I can buy a box of spaghetti for $1, and Ramen noodles are less than a penny cheaper per pound. What can I get for the same amount (or less) that is better for us?
Many people struggle on a very tight food budget. The food stamps budget is difficult, you must be thrifty and economical. It has been proven that highly processed foods cost less than nutritionally dense, fresh foods. It is very tempting to grab that $1 package of noodles and chow down on those calories. However, when you buy foods like this you’re not getting as much nutritional value.
Here is a listing of foods, mostly produce, that you can often get for $1 or less per pound. Some of these foods are only available in my area at this price when on sale, and sometimes rarely. Prices vary so widely that any post online can only be a guideline for readers.
These foods are listed by the Nuval™ score. Nuval™ is a nutritional scoring system. There is some controversy with this system. For example whole milk only scores 50. White potatoes score 92, but women on WIC cannot purchase white potatoes with their vouchers. However as a guideline the numbers seem to make sense.
I am not a dietitian, you need to be responsible for your own diet. These are just suggestions.
100 Asparagus On sale around Easter
100 Broccoli On sale
100 Cabbage Green and red
100 Green beans Frozen, fresh on sale in season
100 Napa/Chinese cabbage
100 Oranges On sale in season
100 Spinach Frozen
099 Carrots High in carotenes
099 Daikon radish
099 Greens Kale, mustard, turnip, and collard greens High in vitamins and a good source of fiber
096 Split peas
096 Tomatoes On sale in season
096 Yams/sweet potatoes
093 Beans Canned or dried. Kidney, pinto, navy, black, red, and many more
093 Bulgur wheat
093 Mangoes High in fiber and vitamins A, B6, and C
093 Potatoes White and red
091 Bananas High on potassium
091 Grapes On sale.
091 Oatmeal 39-91 Instant vs Old Fashioned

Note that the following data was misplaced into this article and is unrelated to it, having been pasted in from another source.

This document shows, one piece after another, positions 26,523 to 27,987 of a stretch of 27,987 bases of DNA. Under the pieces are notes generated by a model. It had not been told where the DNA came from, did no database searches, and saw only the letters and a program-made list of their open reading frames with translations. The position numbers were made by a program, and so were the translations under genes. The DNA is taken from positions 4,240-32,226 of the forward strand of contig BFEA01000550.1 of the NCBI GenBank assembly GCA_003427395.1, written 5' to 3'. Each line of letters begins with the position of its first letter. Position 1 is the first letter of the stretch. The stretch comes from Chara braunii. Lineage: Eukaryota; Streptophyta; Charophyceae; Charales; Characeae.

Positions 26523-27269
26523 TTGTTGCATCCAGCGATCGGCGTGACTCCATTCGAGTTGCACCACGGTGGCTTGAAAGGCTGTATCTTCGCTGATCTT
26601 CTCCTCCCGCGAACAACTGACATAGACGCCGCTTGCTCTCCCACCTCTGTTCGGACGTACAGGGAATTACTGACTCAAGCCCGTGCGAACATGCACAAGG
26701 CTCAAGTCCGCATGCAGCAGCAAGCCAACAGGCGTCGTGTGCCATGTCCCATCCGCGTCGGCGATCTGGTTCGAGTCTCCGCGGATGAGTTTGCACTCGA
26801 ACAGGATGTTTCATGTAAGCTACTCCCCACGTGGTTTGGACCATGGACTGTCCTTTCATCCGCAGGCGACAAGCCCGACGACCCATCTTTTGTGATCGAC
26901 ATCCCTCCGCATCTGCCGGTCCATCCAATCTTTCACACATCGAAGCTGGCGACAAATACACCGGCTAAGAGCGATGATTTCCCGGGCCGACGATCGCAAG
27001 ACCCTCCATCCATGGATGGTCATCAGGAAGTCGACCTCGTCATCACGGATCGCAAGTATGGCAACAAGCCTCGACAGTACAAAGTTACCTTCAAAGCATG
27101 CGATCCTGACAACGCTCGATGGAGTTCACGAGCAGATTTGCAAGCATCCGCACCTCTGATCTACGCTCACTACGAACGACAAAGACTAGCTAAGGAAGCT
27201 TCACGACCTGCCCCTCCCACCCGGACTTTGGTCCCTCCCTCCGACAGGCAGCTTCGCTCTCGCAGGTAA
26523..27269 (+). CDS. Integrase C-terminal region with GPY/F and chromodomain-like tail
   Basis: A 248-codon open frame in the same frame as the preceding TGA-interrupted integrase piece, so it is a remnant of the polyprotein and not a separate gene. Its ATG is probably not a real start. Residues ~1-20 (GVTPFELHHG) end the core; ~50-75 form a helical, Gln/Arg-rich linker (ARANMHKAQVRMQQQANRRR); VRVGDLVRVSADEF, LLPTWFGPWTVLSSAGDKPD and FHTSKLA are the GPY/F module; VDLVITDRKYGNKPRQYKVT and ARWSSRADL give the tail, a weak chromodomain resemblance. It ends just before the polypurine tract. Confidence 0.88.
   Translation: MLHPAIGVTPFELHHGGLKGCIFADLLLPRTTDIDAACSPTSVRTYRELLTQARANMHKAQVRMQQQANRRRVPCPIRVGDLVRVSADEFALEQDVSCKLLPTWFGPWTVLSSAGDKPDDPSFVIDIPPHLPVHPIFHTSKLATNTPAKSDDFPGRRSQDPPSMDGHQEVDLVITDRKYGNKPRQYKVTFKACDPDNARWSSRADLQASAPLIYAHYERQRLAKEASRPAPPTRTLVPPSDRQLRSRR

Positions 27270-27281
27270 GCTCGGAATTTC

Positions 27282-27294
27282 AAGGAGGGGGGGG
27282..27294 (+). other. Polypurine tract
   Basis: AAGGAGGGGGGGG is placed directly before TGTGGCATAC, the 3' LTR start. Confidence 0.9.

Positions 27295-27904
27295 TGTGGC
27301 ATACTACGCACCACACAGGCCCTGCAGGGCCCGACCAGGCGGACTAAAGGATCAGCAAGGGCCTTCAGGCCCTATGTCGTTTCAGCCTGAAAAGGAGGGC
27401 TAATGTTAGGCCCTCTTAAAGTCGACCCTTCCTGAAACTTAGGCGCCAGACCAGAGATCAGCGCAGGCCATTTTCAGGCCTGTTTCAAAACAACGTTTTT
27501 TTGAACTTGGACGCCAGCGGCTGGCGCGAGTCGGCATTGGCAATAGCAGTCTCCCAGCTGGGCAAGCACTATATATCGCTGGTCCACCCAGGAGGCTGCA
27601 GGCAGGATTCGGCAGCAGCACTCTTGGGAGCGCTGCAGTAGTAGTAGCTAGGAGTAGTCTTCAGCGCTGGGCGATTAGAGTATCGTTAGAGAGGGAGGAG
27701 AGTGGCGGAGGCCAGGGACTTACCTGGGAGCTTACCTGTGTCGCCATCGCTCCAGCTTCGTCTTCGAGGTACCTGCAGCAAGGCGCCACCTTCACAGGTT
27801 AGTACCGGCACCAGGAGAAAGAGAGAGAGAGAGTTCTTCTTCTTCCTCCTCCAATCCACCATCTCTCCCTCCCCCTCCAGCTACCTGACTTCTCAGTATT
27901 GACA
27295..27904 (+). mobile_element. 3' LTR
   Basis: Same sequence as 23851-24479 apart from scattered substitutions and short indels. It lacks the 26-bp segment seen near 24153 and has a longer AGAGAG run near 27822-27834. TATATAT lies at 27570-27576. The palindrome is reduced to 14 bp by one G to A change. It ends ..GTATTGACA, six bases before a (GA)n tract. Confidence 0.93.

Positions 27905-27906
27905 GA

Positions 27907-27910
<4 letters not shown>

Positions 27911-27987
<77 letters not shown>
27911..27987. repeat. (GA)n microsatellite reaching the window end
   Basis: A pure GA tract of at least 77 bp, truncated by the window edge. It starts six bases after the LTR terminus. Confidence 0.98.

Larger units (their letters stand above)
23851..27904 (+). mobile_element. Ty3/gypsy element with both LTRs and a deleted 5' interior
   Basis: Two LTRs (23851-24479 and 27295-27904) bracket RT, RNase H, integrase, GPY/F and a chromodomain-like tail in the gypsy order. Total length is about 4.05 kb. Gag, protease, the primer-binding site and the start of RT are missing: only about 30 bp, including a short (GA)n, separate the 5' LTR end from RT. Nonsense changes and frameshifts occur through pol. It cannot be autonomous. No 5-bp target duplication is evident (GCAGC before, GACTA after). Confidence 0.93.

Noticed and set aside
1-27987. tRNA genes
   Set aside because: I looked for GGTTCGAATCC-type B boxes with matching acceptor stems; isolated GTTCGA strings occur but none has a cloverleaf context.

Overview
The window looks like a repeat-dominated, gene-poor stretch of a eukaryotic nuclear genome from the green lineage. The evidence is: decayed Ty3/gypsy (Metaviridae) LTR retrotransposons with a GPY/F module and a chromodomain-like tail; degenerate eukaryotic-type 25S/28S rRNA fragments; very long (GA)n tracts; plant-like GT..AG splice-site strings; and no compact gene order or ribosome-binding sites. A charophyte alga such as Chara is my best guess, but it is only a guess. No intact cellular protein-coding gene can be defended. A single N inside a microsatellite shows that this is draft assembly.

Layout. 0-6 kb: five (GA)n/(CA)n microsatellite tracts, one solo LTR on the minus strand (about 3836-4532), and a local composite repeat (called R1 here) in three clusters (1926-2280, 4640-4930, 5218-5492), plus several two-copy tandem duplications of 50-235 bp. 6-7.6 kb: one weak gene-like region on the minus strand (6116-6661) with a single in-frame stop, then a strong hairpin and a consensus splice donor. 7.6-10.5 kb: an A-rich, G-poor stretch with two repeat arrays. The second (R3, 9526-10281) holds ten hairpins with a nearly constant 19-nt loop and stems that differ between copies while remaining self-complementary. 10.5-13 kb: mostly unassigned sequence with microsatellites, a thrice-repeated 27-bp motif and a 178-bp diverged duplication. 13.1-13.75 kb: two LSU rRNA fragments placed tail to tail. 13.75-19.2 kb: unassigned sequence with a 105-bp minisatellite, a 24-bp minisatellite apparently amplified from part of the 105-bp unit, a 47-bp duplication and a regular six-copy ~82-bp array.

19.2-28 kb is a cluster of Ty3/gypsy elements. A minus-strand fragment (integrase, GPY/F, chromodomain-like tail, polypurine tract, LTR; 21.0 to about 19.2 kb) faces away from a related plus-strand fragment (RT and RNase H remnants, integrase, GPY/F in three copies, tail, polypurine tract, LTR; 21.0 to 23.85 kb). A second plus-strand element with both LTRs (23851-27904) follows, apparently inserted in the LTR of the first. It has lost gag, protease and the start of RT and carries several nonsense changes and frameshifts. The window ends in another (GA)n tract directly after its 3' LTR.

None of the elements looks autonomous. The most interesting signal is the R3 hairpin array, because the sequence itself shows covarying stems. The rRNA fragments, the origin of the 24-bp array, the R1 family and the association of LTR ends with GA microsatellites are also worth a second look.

082 Chickpeas/Garbanzo beans
081 Bok choy
075 Milk 50-100 Whole vs Skim
067 Sweet corn 67-91 Canned vs fresh On sale in season
040 Yogurt 40-81 Flavored vs plain
039 Chicken Whole or various parts, on sale
039 Rice White
033 Eggs High quality protein
031 Turkey On sale especially around holidays including Thanksgiving
030 Pork 25-35 Inexpensive cuts or on sale around Easter
026 Sour cream On sale
022 Peanut butter On sale
I used the Nuval™ scores from the Nuval™ and PriceChopper sites. If there wasn’t a score I wanted on one of those sites I just did a Google search.
I used the prices from my own price book. Prices vary widely based on multiple factors.
*Also see our Frugal, Flexible Monthly Menu Planning OR
Great Depression Era Real Food Recipes
We hope you enjoyed Get More Nutritional Bang For Your One Buck – 46 foods that cost as much as Ramen but are better for you
CSA produce Matt Hannon on Flikr
ChuckARama Food Art Woody Thrower on Flikr
Miniature fruit plate PeitiPlat food art Stephanie Kilgast on Flikr
I certainly agree that those foods are healthy and affordable. But where I live (Pittsburgh) only organic or imported ramen costs $1 per package; Top Ramen and Maruchan are normally 25c and often go on sale for 7/$1 which is 14c per package. Furthermore, that package makes enough foodlike substance to make an adult feel like she’s eaten a full meal. I know it’s not a balanced meal. But a grapefruit, a cucumber, or a pint of milk is not a balanced meal either, and none of those will make you feel full for long.
A more useful list would be “easy meals under $1 a serving” and I can see some of those coming together from the ingredients on your list. For example, for $3 you could buy a can of garbanzo beans, a pound of rice, and a cucumber; 1/3 of the beans, 1/3 of the cucumber, and some rice will make a balanced meal, and after 3 meals you’ll still have some rice left.
There are lots of foods you can buy to stretch your meals, like rice. This list is an effort to help choose better ingredients with the money you do have. I’ll take wheat pasta over a “foodlike substance” any day!
I love the taste of ramen, but I love whole-wheat pasta with tomato sauce even more, and it is a healthier meal. However, ramen does contain some protein and other nutrients, notably a high level of magnesium which can be helpful in preventing headaches and heart trouble–it’s not quite as bad as it seems. Unless you need low sodium (I personally have low blood pressure and need to get ENOUGH sodium), ramen is not much worse than white flour pasta (which is usually cheaper than whole-wheat) without sauce.
My point was that comparing a pack of ramen to $1 worth of other cheap foods is not quite accurate. Compared to 14c or even 25c worth of other foods, ramen is more like a meal, and that’s a big reason people eat it when they have a really tight budget.